Starting with Tennessee, I plan to use the same format/data I used in the Production Lost series. I will compare opponent Year to Date stats to Pitt’s YTD stats. I probably will not go into the detail I did over the summer.
As you are well aware I like using stats and charts. Obviously, there are none to compare and contrast. So, l will start off with a link to the WVU “Production Loss article and go from there. If you wany to follow my updates, I suggest you open a new Tab and open the link there.
The schedule is the same as previously. In future articles, I will show if it is a W/L and the score.
Moving on to recruiting, TP entries. and exits. WVU did add a new recruit – Athlete William Dixon. He is unranked by Rivals. He did visit Pitt on 4/19/2022. Probably a TE. He signed with WVU 6/23/22.
There was no additional TP entries. There was one additional TP exit – RB Lyn-J Dixon (previously at Clemson) who spent the spring semester at WVU and reentered the TP on 6/28/2022.
I did not spend any time on identifying new “stars.” But in the Production Loss article, I did not color code the punter, Tyler Sumpter as using all of his eligibility in 2021. WVU will have a new punter in 2022.
We are down to the QB section. We already know that Slovis was named the starter for Pitt. WVU has named J.T. Daniels. There is some concern with Slovis’s speed. I got a chart comparing the two both passing and rushing.
Neither compares to Pickett as a running threat. But Slovis is better than J.T. Daniels. Slovis is also better as a passer. But both are from Southern Cal, so who knows what will happen in a northern climate setting.
A green color code are TP entries. Blue/gray highlights are 2022 JUCO recruits. Pink is for true high school 2022 recruits.
Back in the 2019 recruiting class, Pitt got a commitment from an OT from Morgantown, WV. I think he got a non-committable offer. If you ever wondered what happened to him, he is now the backup left tackle for WVU. I believed he got his start as a walk-on.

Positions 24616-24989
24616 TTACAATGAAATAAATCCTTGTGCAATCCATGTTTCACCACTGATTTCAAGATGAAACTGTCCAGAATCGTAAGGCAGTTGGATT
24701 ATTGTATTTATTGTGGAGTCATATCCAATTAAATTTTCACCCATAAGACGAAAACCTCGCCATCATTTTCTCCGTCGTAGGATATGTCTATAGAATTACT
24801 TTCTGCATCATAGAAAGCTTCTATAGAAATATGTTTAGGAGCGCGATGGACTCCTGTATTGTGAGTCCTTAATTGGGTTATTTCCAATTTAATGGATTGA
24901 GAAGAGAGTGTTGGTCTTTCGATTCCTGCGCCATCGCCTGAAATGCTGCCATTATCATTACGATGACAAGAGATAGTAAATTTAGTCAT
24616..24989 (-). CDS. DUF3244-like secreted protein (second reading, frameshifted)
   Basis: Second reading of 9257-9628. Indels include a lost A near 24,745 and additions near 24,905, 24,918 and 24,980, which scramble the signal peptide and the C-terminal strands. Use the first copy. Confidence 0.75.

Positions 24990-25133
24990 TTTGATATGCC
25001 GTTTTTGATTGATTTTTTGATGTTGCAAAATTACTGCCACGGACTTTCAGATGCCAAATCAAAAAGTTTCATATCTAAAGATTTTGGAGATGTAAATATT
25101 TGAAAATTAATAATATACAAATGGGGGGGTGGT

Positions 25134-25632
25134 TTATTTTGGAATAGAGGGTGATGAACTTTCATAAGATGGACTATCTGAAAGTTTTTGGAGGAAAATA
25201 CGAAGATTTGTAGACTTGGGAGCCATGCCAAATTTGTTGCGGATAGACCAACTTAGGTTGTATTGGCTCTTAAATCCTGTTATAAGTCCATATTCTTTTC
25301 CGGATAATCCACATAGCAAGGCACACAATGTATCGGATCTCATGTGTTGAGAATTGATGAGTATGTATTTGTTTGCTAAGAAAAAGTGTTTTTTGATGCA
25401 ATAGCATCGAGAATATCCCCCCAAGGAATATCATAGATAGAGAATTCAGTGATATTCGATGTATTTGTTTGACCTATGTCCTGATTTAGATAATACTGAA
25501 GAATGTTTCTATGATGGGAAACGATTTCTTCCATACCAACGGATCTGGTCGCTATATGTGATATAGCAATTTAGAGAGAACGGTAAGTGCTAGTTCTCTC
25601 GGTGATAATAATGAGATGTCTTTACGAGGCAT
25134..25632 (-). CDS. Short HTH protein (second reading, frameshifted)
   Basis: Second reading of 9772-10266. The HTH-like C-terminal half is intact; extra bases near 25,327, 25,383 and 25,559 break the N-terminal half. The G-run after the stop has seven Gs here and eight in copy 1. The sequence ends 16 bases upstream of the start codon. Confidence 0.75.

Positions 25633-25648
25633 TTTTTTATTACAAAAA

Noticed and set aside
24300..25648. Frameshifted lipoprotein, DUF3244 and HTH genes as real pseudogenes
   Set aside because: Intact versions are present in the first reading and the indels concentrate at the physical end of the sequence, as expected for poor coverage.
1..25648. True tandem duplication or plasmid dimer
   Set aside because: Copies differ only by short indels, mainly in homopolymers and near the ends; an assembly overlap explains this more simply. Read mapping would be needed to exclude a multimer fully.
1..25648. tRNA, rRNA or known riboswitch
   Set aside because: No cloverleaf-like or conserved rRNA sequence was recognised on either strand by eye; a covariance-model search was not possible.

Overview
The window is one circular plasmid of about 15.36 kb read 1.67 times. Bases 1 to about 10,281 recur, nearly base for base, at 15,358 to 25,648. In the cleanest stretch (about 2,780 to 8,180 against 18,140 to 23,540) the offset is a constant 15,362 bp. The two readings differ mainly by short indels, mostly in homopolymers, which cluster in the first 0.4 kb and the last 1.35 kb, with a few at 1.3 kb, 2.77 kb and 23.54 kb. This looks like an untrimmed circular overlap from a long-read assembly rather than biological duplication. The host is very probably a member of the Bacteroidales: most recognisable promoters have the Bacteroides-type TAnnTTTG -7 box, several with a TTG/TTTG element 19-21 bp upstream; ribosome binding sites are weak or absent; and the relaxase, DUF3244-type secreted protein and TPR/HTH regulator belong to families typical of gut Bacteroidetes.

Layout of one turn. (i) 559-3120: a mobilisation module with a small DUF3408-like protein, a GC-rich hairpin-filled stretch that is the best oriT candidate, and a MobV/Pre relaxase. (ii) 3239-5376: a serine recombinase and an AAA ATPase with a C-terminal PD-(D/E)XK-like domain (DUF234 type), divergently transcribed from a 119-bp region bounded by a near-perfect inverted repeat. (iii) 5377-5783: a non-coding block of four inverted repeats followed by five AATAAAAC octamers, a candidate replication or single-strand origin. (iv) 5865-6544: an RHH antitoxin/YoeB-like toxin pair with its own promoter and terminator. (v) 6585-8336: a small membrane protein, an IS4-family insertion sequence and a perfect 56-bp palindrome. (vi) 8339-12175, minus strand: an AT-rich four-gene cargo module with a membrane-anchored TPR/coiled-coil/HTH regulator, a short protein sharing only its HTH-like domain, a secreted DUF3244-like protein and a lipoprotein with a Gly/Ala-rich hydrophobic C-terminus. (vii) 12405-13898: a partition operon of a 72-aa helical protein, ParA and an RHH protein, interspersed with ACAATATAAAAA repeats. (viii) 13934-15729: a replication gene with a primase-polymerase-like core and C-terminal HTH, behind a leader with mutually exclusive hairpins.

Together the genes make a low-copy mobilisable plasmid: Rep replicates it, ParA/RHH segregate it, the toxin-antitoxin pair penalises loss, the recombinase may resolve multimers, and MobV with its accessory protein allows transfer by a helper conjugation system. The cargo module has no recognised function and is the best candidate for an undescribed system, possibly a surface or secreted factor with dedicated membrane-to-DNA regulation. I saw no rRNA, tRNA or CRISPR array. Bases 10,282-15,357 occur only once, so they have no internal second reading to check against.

The loss of TP entry Lyn-J Dixon set off a chain reaction. Dixon was seen as being the potential starter. Instead WVU is left with these scholarship running backs. The second and third leading rushers from the 2021 season. A redshirt freshman and a true freshman that was recruited as a TE.
The returning and or TE (Mike O’Loughlin) has been limited during camp. He is still recovering from a 2021 knee injury.
The Oline is intact.
That brings us to the defense and the preseason two deep.
The color coding is the same as offense. There are no true freshmen in these two deeps. Outside of this chart, I have nothing else to add.
I do have an addition – Special Teams:
Our opponent has a true freshman Aussie punter – Oliver Straw. I wonder if he took the same plane from Australia as our Aussie punter
I am thinking of adding a special team (ST) review to future articles. That is if I can find ST cumulative data in a usable and timely manner.
That wraps it up. Pitt wins and beats the spread. I got $20 riding on the outcome.
Next up and last review of Pitt’s 2022 ACC schedule are the Miami Hurricanes.
Miami, like previously reviewed Virginia Tech, Virginia, and Duke, has a new head coach – Mario Cristobal. Cristobal replaces Manny Diaz who was not fired (paid off) until Miami inked Cristobal. I can just hear the Miami AD talking to Diaz. “Manny were looking into hiring a Miami legend to be the new head coach. But we want to have you stay on in case we cannot work out a deal. I will be in touch once we know how the negotiation goes. Bye.”